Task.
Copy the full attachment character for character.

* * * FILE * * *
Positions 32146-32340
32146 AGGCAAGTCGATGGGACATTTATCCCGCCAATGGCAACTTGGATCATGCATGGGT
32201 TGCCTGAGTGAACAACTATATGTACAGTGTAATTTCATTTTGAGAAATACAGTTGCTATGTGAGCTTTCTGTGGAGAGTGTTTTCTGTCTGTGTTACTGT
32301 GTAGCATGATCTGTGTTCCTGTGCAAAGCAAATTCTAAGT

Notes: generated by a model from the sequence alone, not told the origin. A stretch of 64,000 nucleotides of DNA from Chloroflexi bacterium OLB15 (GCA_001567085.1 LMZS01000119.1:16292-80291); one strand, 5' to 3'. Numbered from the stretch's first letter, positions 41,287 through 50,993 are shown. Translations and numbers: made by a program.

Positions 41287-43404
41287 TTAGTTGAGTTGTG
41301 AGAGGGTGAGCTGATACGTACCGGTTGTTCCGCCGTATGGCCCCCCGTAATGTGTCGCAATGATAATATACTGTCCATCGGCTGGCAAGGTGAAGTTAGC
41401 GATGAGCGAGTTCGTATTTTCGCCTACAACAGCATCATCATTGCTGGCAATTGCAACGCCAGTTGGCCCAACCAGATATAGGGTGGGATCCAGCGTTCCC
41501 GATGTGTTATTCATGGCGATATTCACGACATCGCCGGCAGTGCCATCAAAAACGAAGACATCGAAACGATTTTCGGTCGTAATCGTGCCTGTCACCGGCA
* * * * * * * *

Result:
Positions 32146-32340
32146 AGGCAAGTCGATGGGACATTTATCCCGCCAATGGCAACTTGGATCATGCATGGGT
32201 TGCCTGAGTGAACAACTATATGTACAGTGTAATTTCATTTTGAGAAATACAGTTGCTATGTGAGCTTTCTGTGGAGAGTGTTTTCTGTCTGTGTTACTGT
32301 GTAGCATGATCTGTGTTCCTGTGCAAAGCAAATTCTAAGT

Notes: generated by a model from the sequence alone, not told the origin. A stretch of 64,000 nucleotides of DNA from Chloroflexi bacterium OLB15 (GCA_001567085.1 LMZS01000119.1:16292-80291); one strand, 5' to 3'. Numbered from the stretch's first letter, positions 41,287 through 50,993 are shown. Translations and numbers: made by a program.

Positions 41287-43404
41287 TTAGTTGAGTTGTG
41301 AGAGGGTGAGCTGATACGTACCGGTTGTTCCGCCGTATGGCCCCCCGTAATGTGTCGCAATGATAATATACTGTCCATCGGCTGGCAAGGTGAAGTTAGC
41401 GATGAGCGAGTTCGTATTTTCGCCTACAACAGCATCATCATTGCTGGCAATTGCAACGCCAGTTGGCCCAACCAGATATAGGGTGGGATCCAGCGTTCCC
41501 GATGTGTTATTCATGGCGATATTCACGACATCGCCGGCAGTGCCATCAAAAACGAAGACATCGAAACGATTTTCGGTCGTAATCGTGCCTGTCACCGGCA